The new integrated system is also designed to reduce the risk of fraud, increase efficiency and lessen manual work. Federal funding covers the bulk of the Georgia Gateway system.

A pilot of the new system is set to begin this winter in Henry County. All of the state’s PeachCare for Kids accounts are set to be migrated to Georgia Gateway at the same time. Following a 90-day pilot, the department plans to phase in the state’s remaining counties in spring and summer 2017.

Spending for Older Georgians Grows to Shorten Long Waiting Lists

Georgians 65 and older are the fastest-growing age group in the state’s population.[5] Anticipating this aging population will require increased support services, the governor’s proposed budget also adds $4.2 million for elderly community living services for 1,000 Georgians. This initiative allows older Georgians to live independent lives in their own communities and to avoid moving to nursing homes. Nursing homes cost the state an average of $18,544 more per year than community-based services.[6] The budget addition is designed to reduce a waiting list of about 9,000 people asking for assistance with home-delivered meals, transportation, minor home repairs and other services.

The governor’s spending plan also adds $750,000 more for home-delivered and congregate meal services. The new money is targeted to reduce the average wait time for seniors seeking home-delivered meals in Georgia. The wait time for an older Georgian to join the meal-delivery program is more than one year. More than 4,000 people are on waiting lists. Meanwhile, nearly 18 percent of seniors in the state face the threat of hunger, giving Georgia the ninth highest share of older adults at risk.[7]

366 Days:
Average Wait Time to Join Home-Delivered Meals Program
Source: Georgia Department of Human Services

This cash infusion is also timely following the state’s first-ever Senior Hunger Summit in 2016. The summit brought together experts, policymakers, and community supporters to discuss the problem of senior hunger in Georgia. The Department of Human Services also created a Senior Hunger Workgroup in 2016. The group is working to develop a state plan by 2018 to lessen senior hunger.

The governor’s 2018 spending plan also includes $766,000 to hire 11 new adult protective services supervisors. The department hired 33 adult protective services workers in the budget years from 2015 to 2017 to help investigate and prevent increased abuse, neglect and exploitation of Georgians 65 or older not in long-term care.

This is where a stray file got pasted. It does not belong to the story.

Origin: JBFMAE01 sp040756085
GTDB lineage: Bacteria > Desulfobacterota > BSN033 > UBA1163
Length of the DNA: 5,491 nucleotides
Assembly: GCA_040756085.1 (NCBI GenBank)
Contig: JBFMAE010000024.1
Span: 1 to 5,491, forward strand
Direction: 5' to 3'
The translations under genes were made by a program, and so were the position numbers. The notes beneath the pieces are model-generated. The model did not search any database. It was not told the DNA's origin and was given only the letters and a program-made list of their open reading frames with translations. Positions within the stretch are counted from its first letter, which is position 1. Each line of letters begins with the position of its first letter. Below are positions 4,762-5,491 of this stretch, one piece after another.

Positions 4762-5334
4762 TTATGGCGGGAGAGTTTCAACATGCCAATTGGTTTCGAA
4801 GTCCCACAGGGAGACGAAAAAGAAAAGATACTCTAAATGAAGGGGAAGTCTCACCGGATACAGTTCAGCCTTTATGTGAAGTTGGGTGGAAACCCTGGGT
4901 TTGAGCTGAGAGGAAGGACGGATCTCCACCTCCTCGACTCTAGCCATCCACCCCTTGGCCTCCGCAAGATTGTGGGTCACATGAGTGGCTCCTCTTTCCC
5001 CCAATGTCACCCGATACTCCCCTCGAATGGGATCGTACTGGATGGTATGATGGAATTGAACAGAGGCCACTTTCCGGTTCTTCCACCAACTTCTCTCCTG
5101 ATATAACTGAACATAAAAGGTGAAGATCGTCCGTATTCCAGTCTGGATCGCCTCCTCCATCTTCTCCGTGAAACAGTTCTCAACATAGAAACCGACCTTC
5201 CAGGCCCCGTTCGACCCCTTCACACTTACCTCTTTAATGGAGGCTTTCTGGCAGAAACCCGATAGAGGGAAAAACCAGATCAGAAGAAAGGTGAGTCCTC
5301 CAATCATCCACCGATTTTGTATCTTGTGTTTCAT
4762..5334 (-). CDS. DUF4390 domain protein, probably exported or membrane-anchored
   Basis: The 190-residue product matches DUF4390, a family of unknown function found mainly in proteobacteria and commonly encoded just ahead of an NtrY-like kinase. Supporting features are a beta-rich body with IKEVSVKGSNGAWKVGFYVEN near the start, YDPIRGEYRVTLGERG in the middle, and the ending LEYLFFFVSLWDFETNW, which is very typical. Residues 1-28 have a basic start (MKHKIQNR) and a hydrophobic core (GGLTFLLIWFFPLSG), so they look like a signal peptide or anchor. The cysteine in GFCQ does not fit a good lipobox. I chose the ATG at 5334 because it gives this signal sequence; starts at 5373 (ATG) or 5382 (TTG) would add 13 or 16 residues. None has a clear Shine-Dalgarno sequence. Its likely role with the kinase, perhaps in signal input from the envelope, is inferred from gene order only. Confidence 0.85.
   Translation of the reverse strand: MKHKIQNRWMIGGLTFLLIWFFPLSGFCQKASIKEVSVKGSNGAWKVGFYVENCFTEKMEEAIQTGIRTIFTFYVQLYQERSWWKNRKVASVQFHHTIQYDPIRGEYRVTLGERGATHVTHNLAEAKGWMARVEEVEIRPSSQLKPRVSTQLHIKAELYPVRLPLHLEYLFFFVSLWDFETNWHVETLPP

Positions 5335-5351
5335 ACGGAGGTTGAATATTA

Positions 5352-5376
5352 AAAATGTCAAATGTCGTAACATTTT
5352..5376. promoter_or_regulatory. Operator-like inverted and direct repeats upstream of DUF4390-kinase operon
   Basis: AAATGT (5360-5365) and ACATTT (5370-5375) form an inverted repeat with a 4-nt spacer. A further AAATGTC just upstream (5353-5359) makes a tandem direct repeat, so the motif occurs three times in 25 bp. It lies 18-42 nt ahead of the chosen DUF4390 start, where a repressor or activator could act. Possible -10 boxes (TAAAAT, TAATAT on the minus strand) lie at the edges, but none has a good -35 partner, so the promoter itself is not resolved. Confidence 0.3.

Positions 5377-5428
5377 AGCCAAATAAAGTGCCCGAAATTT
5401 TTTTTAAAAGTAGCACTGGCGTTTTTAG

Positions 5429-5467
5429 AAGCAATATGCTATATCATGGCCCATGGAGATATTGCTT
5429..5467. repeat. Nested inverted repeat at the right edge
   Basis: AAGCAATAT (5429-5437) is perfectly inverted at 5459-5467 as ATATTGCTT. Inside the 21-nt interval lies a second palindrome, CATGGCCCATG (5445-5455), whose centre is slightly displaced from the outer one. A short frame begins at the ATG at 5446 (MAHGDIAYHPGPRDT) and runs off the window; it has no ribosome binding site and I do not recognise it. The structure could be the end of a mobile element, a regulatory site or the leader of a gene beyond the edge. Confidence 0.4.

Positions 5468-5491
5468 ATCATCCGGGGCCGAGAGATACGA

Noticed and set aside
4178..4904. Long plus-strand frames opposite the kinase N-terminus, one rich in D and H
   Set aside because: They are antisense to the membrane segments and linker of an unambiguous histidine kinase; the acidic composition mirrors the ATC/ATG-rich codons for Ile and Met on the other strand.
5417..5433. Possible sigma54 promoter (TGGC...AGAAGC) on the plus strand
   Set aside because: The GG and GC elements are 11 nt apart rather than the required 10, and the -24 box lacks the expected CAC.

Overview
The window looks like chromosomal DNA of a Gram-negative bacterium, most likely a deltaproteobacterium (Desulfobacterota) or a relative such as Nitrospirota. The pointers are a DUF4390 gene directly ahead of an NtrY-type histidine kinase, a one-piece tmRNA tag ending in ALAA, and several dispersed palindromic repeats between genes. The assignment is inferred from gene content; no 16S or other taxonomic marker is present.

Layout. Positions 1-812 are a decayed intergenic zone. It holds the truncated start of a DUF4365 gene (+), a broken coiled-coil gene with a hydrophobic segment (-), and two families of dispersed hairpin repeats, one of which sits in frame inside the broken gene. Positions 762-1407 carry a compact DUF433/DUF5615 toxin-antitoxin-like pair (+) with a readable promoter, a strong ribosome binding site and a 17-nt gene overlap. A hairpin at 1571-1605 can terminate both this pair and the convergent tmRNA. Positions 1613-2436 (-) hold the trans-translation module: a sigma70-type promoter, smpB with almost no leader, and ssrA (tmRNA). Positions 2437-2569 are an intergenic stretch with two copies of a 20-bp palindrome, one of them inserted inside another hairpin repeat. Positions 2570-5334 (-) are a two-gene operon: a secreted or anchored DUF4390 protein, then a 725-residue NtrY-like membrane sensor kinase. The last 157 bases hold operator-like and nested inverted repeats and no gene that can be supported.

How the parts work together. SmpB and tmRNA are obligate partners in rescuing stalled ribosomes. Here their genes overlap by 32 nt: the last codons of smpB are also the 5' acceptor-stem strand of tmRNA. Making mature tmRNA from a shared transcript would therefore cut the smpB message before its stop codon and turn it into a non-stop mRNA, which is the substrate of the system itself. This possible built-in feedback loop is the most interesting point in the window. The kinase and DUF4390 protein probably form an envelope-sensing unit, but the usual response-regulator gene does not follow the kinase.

[1] Compares Child Abuse and Neglect Reports for most recent year according to 2017-2018 DHS Budget Presentation to total child abuse and neglect reports for federal fiscal year 2013 as reported in “Child Welfare: Outcome Measures and Results,”  Department of Human Services January 2014.

[2]“Expenditures on Children by Families, 2015,” U.S. Department of Agriculture, January 2017. Expenses are from families in southern urban areas.

[3] Family Budget Calculator, Economic Policy Institute, http://www.epi.org/resources/budget/.

[4] “A Child Welfare Leader’s Desk Guide to Building a High-Performing Agency: 10 Practices Part One,” Annie E. Casey Foundation, 2015.  

[5] Author’s analysis of US Census Bureau American Community Survey Table S0101, 2005 – 2015 1 yr. estimates.

[6] Difference between average annual cost of non-Medicaid Home and Community-Based Services and state portion of Medicaid nursing home bed. “Funding for Home and Community-Based Services” Fact Sheet for 2017 Legislative Session, Georgia Council on Aging and Coalition of Advocates for Georgia’s Elderly (CO-AGE).

[7]Percent of Seniors Facing the Threat of Hunger by State – 2014” National Foundation to End Senior Hunger, June 2016. 

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Melissa Johnson
Melissa Johnson joined GBPI in 2012 as a policy analyst responsible for analyzing Georgia budget and policy decisions in the areas of poverty reduction, social services, and workforce supports. Within these areas, Melissa’s priorities include state and federal safety net programs, Unemployment Insurance, vocational rehabilitation programs, and child welfare programs. Melissa holds a Juris Doctor from Emory University in addition to a MBA and Bachelor of Science degree in business administration from Florida Agricultural and Mechanical University.